Yesterday delegates, readers and The Reader Organisation staff descended on The British Library Conference Centre in London, awaiting a day of stimulating discussion and thought-provoking insights into the practice of shared reading for our fifth annual National Conference, Better with a Book. The sun was shining early, which was only a sign of the good things to come, and anticipation for the day started early with our #betterwithabook hashtag on Twitter:
Read. Share. Live. Inspire. Be inspired. Be well. #betterwithabook
We welcomed delegates from a wide range of fields, including libraries and community development, education, therapy, law, nursing, and from across the country and beyond – even from as far away as Melbourne, showcasing the global reach that shared reading is beginning to have.
After a welcome from Founder and Director Dr Jane Davis thanking everyone for being advocates of reading for pleasure, the day started by asking whether young people are Better with a Book featuring an esteemed panel, Baroness Estelle Morris (Institute of Effective Education at the University of York), Dr Alice Sullivan (Director 1970 British Cohort Study, Institute of Education, University of London) and Simon Barber (Chief Executive at 5 Boroughs Partnership NHS Trust). After reading from their favourite childhood books, Dr Sullivan presented the findings of an illuminating study which found that young people’s reading habits had more influence on their attainment than the level of their parents’ education. The matter of giving young people choice to explore reading in relation to their place in their world was a big talking point – Simon spoke of his experiences of running a group for young people in the mental health inpatient unit at 5 Boroughs, where they chose to read texts as eclectic as Black Beauty and Romeo and Juliet, and Estelle placed emphasis on reading as a social context for children and young people.
The most inspiring and incredibly moving part of the day came when we met some of our readers from shared reading groups in London and Merseyside who shared their personal experiences of the impact shared reading has had upon their lives, from giving them the confidence to live well as well as discover new skills (Jennifer went on to do Read to Lead training), find employment, appear on stage, and in the most fundamental and significant cases, provided them with the means to keep on living. Shared reading was described as a ‘lifesaver’ and the power of the testimonies was truly alive in the room:
Incredibly moving, funny, raw stories from those attending groups with @thereaderorg
It wasn’t just the effect on themselves that was brought to life – Jennifer spoke passionately about her work reading with people with dementia, and one woman in particular for whom shared reading has brought joy and a release to her life, so much so that it is a major point of her week:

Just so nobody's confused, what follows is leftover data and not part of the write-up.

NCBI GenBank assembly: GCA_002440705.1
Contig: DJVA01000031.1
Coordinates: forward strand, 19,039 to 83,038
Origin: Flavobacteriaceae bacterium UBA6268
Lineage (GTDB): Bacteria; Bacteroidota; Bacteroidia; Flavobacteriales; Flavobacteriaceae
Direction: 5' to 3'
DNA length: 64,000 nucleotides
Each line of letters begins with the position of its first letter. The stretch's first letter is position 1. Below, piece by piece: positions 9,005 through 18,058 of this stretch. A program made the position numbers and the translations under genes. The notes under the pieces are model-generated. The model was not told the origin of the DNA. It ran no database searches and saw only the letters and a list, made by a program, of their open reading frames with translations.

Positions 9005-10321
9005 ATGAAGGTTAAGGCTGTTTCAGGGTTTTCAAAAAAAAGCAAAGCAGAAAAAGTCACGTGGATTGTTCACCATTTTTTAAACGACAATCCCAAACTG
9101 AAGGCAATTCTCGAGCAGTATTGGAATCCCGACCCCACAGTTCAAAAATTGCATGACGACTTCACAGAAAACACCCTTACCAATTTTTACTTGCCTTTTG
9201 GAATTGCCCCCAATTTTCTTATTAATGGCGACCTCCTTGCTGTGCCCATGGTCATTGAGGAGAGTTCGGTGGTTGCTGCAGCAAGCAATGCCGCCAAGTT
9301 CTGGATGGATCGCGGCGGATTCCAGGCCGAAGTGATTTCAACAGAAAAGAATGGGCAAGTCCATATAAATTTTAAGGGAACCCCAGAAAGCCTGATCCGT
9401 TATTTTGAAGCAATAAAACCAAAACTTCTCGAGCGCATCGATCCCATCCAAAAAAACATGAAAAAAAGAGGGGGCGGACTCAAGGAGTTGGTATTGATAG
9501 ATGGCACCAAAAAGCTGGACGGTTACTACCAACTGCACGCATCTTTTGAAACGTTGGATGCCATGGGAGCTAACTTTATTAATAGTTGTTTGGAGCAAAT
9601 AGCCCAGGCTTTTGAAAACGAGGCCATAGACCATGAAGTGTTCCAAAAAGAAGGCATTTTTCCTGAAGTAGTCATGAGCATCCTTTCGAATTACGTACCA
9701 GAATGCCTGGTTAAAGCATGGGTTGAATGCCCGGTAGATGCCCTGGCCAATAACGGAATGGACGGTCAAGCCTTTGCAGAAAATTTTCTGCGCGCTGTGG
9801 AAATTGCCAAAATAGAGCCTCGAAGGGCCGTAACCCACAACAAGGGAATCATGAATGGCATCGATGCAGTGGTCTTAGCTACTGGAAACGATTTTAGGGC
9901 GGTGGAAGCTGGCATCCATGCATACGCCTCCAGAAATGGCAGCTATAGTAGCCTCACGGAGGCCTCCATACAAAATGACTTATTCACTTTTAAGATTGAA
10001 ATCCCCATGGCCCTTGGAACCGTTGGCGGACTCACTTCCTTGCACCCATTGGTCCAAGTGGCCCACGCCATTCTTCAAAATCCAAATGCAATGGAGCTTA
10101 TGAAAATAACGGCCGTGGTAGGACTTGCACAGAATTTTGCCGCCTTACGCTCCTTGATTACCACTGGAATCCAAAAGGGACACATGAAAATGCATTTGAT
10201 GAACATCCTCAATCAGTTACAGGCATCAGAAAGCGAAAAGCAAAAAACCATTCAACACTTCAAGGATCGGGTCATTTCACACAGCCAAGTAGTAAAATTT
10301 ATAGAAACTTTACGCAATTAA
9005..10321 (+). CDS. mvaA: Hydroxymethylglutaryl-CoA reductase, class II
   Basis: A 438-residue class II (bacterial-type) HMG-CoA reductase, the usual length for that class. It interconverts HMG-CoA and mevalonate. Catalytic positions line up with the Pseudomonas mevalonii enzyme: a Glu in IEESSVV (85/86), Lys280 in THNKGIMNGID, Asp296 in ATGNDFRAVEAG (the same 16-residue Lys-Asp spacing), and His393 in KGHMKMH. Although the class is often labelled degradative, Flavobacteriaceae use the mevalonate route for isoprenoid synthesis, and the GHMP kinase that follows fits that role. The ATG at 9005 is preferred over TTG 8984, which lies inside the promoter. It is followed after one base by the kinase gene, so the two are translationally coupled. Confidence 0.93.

“She’s in the poetry, and for one whole hour she’s happy.”
Seminars honing in on the topics of shared reading in PIPEs, research into the cultural significance of shared reading, examining the working model of shared reading for commissioners and the links between reading for pleasure and cognitive development gave much for us to think about before heading to our main afternoon sessions.
Lord Alan Howarth (Co-Chair of the All Party Parliamentary Groups on Arts, Health and Wellbeing) chaired a panel discussion how reading in prisons can contribute to prison reform and how prisoners should be helped within the system and on return to the community. The complex topic was masterfully handled by Nick Benefield (previous Advisor on Personality Disorder at NHS England and Joint Head of the NHS Personality Disorder Programme), Lord David Ramsbotham (House of Lords member with a focus on penal reform and defence) and Megg Hewlett (Reader-in-Residence and PIPEs group leader in West London). Following the day’s emerging theme of shared reading ‘opening and unlocking’ individuals, Megg shared the story of a young woman within a criminal justice setting finding herself in the poem Bluebird by Charles Bukowski, and Lord Ramsbotham spoke of his belief in the importance of Readers-in-Residence to both the medical and educational needs of prisoners.
Our keynote speech came from writer, broadcaster and author Lord Melvyn Bragg, who spoke in-depth about the story behind his novel Grace and Mary, which came from his own experiences of his mother being diagnosed with dementia. He spoke about how it was important for him to help and discussed how literature linked with his lived experiences of the condition; in particular highlighting The Waste Land by T.S. Eliot and King Lear (“Nothing will come of nothing.”). In discussion with Jane, Lord Bragg spoke about his life as a reader, saying that he couldn’t imagine his life without books and explaining in powerful words what reading has done for him.
“Reading has given me life…reading has given me several lives…reading has given me access to the possibility of a great number of lives.”
His words proved just as inspiring for our audience:
A closing point from Jane which reminded us of the importance of finding ourselves in reading books from the ages rounded off a remarkable day which highlighted in real human terms the remarkable effects reading can have on so many different lives. ‘Inspirational’ was the word of the day from our #betterwithabook attendees, and it was a very fitting term indeed.
Better with a Book was featured on BBC Radio 3’s Free Thinking by Jules Evans from Queen Mary Centre for the History of Emotions, University of London. Listen from around 38 min 20 secs in to hear about books that have helped guests through hard times and an exploration of our work and research: http://www.bbc.co.uk/programmes/b0435bj1